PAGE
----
Union leaders have accused the Scottish Government of “persistent underfunding” of education – claiming there is now a “crisis” in the recruitment and retention of teachers as a result.
Leaders of the NASUWT trade union also claimed ministers have failed to tackle problems faced by teachers, including their “excessive” workload and “serious violence and abuse from pupils”.
Dr Patrick Roach, the union’s general secretary, spoke out as teachers took part in the NASUWT Scottish conference in Aberdeen.
The event will be addressed by Education Secretary Jenny Gilruth on Saturday, and comes in the wake of strike action by teachers, which closed schools across Scotland before a new deal was reached on pay.
Official figures showed teacher numbers fell last year for the first time since 2016, with data for 2022 showing there were 54,193 full time equivalent teachers in Scotland’s schools.
The NASUWT also claimed only one of Scotland’s 32 councils last year offered more permanent contracts than temporary places to teachers who had just completed their post probation year
Dr Roach insisted while the Scottish Government “talked tough” about imposing financial sanctions on councils that failed to maintain pupil/teacher ratios, schools were still facing a “crisis in teacher recruitment and retention”.
The union’s general secretary said: “The reality is that the Scottish Government’s persistent underfunding of education, along with the failure to tackle excessive teacher workload, serious violence and abuse from pupils and the real-terms erosion of salaries has led to the crisis in teacher recruitment and retention.”
Dr Roach claimed the government “failed take the opportunity to put in place the positive and progressive” measures, which he said could have helped teachers develop their careers “making a job in teaching more attractive and sustainable for both new recruits and experienced teachers”.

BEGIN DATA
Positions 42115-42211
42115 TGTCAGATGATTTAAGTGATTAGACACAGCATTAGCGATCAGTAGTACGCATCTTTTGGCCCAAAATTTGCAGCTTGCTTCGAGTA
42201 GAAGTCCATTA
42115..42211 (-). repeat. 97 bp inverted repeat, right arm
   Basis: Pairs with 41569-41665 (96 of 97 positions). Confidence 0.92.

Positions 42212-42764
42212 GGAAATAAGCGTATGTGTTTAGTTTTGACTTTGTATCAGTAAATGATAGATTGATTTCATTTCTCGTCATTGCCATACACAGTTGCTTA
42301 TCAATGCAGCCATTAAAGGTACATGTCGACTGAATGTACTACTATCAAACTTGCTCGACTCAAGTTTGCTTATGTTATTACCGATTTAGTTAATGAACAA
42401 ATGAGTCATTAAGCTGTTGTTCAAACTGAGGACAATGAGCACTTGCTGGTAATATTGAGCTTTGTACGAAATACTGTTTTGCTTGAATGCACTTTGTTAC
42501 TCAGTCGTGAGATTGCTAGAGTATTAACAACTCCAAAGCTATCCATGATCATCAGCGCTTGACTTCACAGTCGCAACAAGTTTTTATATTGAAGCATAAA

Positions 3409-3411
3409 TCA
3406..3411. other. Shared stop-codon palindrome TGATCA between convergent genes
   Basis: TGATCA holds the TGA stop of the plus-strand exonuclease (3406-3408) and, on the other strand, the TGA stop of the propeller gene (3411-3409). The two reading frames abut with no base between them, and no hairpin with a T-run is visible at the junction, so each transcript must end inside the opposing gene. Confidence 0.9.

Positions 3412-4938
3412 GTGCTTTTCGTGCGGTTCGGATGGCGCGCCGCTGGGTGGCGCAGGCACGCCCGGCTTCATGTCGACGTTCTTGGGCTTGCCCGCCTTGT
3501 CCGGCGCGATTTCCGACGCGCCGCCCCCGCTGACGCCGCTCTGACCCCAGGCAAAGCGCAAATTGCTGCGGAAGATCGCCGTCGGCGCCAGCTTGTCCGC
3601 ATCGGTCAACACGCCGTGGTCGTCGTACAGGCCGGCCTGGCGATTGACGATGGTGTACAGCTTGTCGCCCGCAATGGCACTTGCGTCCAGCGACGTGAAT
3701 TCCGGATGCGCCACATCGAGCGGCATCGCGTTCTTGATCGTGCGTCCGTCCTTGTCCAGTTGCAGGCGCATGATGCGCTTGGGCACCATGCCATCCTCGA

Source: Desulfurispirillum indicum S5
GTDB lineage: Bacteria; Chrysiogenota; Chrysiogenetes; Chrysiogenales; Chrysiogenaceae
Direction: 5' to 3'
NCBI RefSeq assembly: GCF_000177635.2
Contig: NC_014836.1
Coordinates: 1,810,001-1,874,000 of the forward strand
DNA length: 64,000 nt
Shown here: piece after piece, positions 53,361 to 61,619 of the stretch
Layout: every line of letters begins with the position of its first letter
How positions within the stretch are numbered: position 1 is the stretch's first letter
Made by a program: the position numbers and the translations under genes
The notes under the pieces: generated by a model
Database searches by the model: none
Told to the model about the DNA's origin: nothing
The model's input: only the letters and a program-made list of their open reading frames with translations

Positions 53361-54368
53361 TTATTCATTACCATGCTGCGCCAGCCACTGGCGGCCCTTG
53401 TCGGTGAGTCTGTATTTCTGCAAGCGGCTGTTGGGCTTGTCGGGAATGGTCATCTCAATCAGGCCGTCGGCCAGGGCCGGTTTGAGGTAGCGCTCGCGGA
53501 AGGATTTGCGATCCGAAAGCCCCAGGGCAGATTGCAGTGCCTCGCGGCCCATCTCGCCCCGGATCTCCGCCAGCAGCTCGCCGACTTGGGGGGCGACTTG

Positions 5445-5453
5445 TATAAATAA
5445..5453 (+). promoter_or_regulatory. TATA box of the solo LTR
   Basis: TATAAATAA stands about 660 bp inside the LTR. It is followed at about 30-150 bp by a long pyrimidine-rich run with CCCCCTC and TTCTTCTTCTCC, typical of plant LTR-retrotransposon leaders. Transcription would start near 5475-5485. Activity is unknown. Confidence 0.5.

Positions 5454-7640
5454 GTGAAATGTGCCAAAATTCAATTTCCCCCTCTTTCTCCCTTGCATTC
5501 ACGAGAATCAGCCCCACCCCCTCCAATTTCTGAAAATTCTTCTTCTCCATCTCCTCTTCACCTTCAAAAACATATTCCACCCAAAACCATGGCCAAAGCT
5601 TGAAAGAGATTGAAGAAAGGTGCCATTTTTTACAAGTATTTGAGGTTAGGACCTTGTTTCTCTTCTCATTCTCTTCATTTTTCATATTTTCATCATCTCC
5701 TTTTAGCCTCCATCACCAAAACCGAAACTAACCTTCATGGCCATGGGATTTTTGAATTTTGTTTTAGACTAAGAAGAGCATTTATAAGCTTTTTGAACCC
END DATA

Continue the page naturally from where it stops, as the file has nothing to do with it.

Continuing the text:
He added: “Without a recommitment from government and employers to these principles, schools are going to find it even tougher to recruit and retain the teachers needed to maintain our children’s education.”
Meanwhile, Mike Corbett, NASUWT national official for Scotland, hit out: “The current crisis in teacher recruitment and retention is the result of a short-sighted and short-termist approach to securing the supply of teachers.
“The latest figures from the Scottish Government indicate that just one in 32 local authorities successfully offered more permanent contracts than temporary placement to post-probation teachers last year.
“This is a failure to invest in the future of the profession.
“The impact of insecure employment, spiralling workloads and declining working conditions are playing out in our schools every day as they find it harder and harder to fill vacancies.
“Ultimately, it is pupils who are paying the price and that cost will only get bigger unless ministers and employers show some ambition for our education system.”
A Scottish Government spokesperson stressed that Scotland has “the highest teacher-per-pupil ratio compared to any other part of the UK”.
The spokesperson said: “It’s also worth pointing out that education spend per pupil is higher than in England and Wales – this means that in 2022-2023 the Scottish Government spent over £8,500 per pupil, over 18% or £1,300 higher than spending in England, Wales or Northern Ireland.
“Of course, ministers are committed to recruiting more teachers and support staff. Retention of teachers is absolutely key and undoubtedly the historic pay settlement reached earlier this year will go some way to achieving that aspiration.
“Classroom teachers on the main-grade scale in Scotland are the best paid in the UK. But it is also important that Government listens to our teachers about the challenges outwith the pay deal – the culture in our schools has changed post-Covid and ministers need to be sure that the reform agenda we have set out will rise to meet that challenge for our young people.
“Notwithstanding, we are providing £145.5m in this year’s budget to protect increased teacher numbers and where this is not being delivered by a local authority, we will withhold or recoup funding which has been given for this purpose.”